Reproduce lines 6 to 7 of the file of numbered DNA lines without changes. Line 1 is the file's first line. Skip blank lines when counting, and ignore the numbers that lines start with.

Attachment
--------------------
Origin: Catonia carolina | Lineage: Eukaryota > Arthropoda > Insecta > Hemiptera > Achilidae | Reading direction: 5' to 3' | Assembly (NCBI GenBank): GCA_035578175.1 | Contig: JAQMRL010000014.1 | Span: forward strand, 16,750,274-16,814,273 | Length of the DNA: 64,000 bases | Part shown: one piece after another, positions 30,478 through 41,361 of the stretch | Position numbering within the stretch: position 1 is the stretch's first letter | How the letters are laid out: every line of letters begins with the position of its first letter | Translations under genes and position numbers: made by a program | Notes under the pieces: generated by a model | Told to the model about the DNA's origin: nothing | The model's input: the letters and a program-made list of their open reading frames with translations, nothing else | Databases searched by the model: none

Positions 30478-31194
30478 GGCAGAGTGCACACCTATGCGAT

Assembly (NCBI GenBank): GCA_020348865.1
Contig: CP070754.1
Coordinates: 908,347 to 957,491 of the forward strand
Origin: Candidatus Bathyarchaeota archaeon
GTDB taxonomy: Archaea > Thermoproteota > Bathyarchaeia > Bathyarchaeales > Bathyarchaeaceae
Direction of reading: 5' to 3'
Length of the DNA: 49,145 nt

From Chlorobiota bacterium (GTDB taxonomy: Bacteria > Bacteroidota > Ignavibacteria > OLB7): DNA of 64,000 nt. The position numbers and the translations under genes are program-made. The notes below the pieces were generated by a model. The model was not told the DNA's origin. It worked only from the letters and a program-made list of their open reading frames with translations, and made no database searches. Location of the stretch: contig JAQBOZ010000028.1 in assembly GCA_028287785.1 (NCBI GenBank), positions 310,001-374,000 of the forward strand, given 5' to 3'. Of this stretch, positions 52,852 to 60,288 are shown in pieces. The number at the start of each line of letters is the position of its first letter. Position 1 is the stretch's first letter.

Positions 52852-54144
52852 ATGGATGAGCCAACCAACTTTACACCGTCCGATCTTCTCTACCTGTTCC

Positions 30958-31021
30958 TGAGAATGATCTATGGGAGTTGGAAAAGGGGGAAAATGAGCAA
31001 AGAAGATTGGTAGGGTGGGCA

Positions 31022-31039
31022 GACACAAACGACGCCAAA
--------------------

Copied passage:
Coordinates: 908,347 to 957,491 of the forward strand
Origin: Candidatus Bathyarchaeota archaeon